I am one of those 18 million cracks in the glass ceiling. I was a Hillary supporter. I did not support Sen. Clinton because she was a woman, but because I liked her policies and record. But, as is often the case in life, my hopes were not to be.
Once that became clear, I sat on the sidelines, watching and wondering. Now, I am firmly in the Obama/Biden camp. I have been both pushed and pulled in that direction. I am there as an American, a woman and a Jew.
John McCain is a firm pro-lifer, having voted against choice more than 120 times in his career. His running mate opposes abortion, even in the case of rape and incest. While there is nothing fundamentally wrong with these beliefs, I object to having someone's personal views forced upon everyone else when it entails such a private family matter.
Jewish Law on Abortion
Furthermore, this view potentially conflicts with Jewish law, which holds that when there is a threat to the life of the mother, her life takes precedence over that of her fetus -- and leaves abortion decisions up to a woman and the rabbi with whom she consults.
Many traditional rabbis take into consideration the issue of mental stress on the mother, permitting abortions in the case of Tay-Sachs and other genetic diseases.
Were McCain and Sarah Palin to write their pro-life beliefs into law, their policy could create both a direct obstacle to Jewish law and severe invasions into our private lives.
McCain's views on abortion are not, however, my primary reason for not supporting him. I find myself diverging with him on a far-broader array of issues.
The Torah repeatedly instructs us to care for the "widow, orphan, poor and the stranger." It is a fundamental tenet of Judaism that those who are blessed with "more" have an obligation -- not a choice -- to help those who have less. Taking care of the needy in Jewish tradition constitutes doing tzedakah, not charity. There is a world of difference between the two.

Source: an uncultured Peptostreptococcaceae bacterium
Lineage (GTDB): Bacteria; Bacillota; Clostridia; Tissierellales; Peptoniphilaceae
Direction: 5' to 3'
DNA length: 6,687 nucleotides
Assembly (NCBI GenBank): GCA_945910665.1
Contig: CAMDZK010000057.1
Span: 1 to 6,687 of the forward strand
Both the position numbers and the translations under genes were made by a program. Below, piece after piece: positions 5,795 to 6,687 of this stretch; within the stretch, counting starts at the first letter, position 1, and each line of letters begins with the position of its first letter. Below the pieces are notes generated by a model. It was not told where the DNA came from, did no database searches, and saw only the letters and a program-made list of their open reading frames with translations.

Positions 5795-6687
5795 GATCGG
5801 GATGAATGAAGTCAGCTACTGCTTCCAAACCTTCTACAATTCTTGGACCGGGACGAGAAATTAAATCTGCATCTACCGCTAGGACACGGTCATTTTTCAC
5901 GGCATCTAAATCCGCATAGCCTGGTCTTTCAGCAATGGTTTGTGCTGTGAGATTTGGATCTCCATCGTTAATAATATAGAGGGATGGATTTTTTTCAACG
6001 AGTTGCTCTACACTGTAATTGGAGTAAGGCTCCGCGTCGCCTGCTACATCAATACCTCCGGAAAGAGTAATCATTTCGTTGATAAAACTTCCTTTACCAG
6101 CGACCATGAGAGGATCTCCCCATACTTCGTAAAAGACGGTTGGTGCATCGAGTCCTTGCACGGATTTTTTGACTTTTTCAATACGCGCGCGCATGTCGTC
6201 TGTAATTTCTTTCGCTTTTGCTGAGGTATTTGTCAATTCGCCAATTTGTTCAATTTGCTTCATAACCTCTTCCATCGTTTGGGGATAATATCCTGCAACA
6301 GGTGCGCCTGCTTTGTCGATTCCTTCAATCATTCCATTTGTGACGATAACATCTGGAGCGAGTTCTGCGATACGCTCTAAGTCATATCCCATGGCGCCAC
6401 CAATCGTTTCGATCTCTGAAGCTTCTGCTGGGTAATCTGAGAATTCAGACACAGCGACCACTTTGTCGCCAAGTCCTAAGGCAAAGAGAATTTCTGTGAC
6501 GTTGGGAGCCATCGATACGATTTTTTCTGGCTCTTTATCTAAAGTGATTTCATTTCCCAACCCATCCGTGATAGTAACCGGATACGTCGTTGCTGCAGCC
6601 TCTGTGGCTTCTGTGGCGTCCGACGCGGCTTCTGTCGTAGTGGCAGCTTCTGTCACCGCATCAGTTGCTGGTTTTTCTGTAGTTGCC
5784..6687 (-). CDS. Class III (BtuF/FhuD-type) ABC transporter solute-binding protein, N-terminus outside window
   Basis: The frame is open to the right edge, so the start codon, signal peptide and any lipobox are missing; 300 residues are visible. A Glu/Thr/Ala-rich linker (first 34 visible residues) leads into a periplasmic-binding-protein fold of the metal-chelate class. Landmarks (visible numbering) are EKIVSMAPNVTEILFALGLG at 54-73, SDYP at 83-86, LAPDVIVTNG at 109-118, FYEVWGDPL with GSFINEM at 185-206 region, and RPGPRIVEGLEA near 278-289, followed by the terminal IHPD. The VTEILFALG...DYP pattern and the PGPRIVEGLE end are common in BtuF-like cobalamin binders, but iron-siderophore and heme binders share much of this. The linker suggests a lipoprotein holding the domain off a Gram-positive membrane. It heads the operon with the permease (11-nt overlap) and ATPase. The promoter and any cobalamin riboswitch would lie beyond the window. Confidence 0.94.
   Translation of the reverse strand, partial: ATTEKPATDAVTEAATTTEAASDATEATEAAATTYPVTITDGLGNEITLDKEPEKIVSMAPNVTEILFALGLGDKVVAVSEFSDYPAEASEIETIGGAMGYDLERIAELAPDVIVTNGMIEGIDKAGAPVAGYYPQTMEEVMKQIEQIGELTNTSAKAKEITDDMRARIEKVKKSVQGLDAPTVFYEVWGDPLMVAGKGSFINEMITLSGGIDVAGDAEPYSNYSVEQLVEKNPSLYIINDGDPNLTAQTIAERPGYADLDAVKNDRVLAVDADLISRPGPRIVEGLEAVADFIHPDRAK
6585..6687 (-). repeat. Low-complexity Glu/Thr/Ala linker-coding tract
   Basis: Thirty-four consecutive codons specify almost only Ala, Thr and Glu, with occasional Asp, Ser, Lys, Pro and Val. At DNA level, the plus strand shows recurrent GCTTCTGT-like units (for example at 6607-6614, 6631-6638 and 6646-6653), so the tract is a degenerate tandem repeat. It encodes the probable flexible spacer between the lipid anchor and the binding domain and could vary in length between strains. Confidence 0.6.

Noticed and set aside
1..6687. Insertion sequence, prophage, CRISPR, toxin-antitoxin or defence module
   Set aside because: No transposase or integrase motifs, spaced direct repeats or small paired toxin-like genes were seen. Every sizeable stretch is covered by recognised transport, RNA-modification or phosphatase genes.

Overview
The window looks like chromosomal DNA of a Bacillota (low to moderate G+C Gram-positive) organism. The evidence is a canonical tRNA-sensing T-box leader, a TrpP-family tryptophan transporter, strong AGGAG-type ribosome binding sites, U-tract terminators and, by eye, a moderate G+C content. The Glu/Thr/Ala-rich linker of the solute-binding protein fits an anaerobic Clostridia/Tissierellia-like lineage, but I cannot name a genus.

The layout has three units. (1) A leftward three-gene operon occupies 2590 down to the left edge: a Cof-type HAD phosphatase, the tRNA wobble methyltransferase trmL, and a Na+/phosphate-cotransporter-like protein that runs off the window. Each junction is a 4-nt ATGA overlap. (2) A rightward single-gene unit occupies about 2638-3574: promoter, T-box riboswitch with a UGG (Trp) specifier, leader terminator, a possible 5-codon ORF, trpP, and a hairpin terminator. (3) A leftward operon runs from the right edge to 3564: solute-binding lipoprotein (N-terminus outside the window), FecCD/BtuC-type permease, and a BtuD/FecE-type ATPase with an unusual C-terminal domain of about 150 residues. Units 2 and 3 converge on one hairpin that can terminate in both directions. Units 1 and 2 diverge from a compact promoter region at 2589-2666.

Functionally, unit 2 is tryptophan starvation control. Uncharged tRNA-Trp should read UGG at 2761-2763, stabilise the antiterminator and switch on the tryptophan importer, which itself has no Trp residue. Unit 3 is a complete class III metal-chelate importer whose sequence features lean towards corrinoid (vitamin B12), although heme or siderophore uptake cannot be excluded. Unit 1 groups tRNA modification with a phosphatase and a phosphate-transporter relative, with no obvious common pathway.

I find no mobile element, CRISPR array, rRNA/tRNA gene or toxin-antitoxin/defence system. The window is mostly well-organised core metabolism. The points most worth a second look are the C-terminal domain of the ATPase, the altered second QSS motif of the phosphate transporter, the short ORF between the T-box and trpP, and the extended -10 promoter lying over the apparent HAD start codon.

Where's McCain's Sense of Fairness?
The root of charity is "caras," as in dear -- caress, care. The root of tzedakah is justice. Jewish law prefers that people give charity lovingly and kindly. But Jewish law teaches, even if you don't care to give, that you are obligated to do so. How, then, could I support McCain, who has voted against the minimum wage at least 10 times? How could I support someone who believes in the privatization of Social Security?
How could I support a candidate, McCain, whose health-care program would leave millions uninsured and tax the health-insurance benefits we now receive from our employers?
And then, of course, there is Israel, to which so many of us are deeply and viscerally connected. Groups of Jews who oppose Barack Obama want to strike fear into people's hearts on this issue.
Obama's record has earned him praise from AIPAC and Israeli leaders, as well as condemnation from Palestinian leaders.
Many Jews, myself included, were deeply disturbed by the Rev. Jeremiah Wright's most controversial comments, but there is nothing in Obama's record to indicate that he adheres to Wright's views. I was glad to hear Obama forcefully and publicly denounce them.
When Palin first ran for mayor of Wasilla, she did so as the town's "first Christian mayor." What does that have to do with being a leader?
Is this someone you want a heartbeat away from America's oldest president, a man who has had multiple bouts with cancer?
Finally, let's talk about the 800-pound gorilla sitting in the middle of many people's election ballots. Jews have prospered in this country in countless and unimaginable ways. America has given us tremendous opportunities.
While no one should vote for Barack Obama because he is black, the fact that a black man is a nominee for the highest office in the land constitutes an affirmation of the fact that, at long last, some of the final barriers of discrimination are crumbling. For Jews, it is yet another reminder of the blessings this country has offered them and other minorities.
For me, the choice is clear.
Deborah E. Lipstadt is the Dorot Professor of Modern Jewish and Holocaust Studies at Emory University.